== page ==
On Veteran’s Day, of all days, news broke that a branch of the Georgia NAACP “honored” Genarlow Wilson, the Georgia teen who was videotaped in a sex act with an under-age teen and sent to prison. Wilson, was in the midst of serving a lengthy prison term for breaking a law intended to protect young women from predatory older males. He became a celebrity for refusing to accept a plea deal and became a “cause” for many in the black community who felt he was being persecuted. In the eyes of many, this was not a crime — nor was it immoral, it was just a couple of teens “getting it on” and who are we to judge?
A Georgia court eventually threw out the sentence finding it too “excessive” and since his release, Wilson has been on the circuit receiving adultation and admiration from people who have apparently lost their collective minds.
The Georgia NAACP and other African-American groups have recently also expressed public support for Michael Vick and the Jena Six much to the bewilderment of those who actually believe that people who commit crimes are not worthy of “hero” status. What kind of message is this sending to the millions of black young people who are trying to do right, to their parents who are trying to raise their kids in such a way that they don’t end up in handcuffs and to those who believe that morality and virtue lead to success and real freedom?
Such seems to be the case in more groups other than the NAACP. Indeed, even evangelical and fundamentalist churches are using similar “ends-justfies-the-means” philosophy in what they embrace as appropriate, “normal” or acceptable. We claim to love Scripture and then we ignore it when it becomes inconvenient. We ask for the Lord’s blessings, but choose positions and practices that invite God’s judgment or at best, a loss of his protective covering. We accept questionable conduct, shakey doctrine, unprincipled behavior and ineligible leadership and wonder why our prayers go unanswered and we don’t see growth, change or progress in our fight against the culture. We strain at gnats and swallow camels for the sake of maintaining “appearances” or to make some “lesser” point.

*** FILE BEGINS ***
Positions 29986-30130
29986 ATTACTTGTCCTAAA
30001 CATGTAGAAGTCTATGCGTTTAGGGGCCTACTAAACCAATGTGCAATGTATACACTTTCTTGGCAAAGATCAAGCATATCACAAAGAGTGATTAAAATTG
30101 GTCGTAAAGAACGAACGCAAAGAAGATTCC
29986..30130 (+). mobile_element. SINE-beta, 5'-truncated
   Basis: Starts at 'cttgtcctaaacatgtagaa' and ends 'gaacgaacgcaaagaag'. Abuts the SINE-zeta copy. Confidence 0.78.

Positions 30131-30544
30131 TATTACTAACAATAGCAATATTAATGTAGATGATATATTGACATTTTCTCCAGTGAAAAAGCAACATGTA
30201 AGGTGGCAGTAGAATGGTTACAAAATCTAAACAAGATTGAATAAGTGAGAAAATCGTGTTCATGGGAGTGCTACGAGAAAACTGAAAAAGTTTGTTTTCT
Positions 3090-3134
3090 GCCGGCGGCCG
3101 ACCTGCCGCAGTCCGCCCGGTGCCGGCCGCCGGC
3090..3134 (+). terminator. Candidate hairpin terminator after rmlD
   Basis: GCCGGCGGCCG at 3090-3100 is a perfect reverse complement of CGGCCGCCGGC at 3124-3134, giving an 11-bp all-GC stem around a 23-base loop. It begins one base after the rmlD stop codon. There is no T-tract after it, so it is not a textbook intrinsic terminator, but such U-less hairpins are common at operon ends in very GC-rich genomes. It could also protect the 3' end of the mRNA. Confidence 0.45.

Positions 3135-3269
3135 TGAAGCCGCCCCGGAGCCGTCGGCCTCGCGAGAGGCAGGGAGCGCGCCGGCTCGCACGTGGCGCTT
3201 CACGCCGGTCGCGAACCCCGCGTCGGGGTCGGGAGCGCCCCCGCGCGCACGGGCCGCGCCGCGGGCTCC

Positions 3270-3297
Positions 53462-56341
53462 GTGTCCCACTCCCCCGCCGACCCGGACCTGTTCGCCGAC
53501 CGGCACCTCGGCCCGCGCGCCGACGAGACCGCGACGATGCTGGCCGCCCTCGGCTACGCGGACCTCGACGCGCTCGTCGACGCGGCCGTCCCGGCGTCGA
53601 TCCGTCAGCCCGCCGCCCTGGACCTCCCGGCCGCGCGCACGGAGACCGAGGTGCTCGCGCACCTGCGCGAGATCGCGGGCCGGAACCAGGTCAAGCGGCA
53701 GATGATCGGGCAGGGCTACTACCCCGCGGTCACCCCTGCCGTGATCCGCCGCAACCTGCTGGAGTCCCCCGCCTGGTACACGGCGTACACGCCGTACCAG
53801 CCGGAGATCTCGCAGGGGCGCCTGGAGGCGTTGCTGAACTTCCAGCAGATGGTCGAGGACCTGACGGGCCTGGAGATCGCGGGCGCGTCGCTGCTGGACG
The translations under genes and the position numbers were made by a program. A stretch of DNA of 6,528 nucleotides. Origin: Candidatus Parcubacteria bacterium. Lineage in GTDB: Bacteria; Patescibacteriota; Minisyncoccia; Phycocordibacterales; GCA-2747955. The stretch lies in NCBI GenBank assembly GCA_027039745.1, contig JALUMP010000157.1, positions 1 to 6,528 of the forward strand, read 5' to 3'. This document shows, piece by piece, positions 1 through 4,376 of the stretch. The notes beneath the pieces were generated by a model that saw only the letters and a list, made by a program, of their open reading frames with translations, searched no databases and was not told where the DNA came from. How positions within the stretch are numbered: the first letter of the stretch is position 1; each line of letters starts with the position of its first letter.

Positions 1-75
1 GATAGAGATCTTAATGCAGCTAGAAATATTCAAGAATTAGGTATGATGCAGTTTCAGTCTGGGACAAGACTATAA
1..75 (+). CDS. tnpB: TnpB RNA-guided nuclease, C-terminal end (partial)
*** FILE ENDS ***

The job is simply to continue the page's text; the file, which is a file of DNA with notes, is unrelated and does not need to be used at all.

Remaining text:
As Dietrich Bonhoeffer said, it isn’t that Satan wants us to hate God, he just wants us to forget about Him. God’s Word matters. Truth matters. There is such a thing as right and wrong. How we behave is a reflection of what we believe. What we worship, what we elevate, what makes us laugh, what makes us spend money, what makes us cry — all tells us a lot about ourselves.
Maybe it’s time we take a look…a LONG LOOK…at what we consider to be “heroic” and ask, “How did we get here?”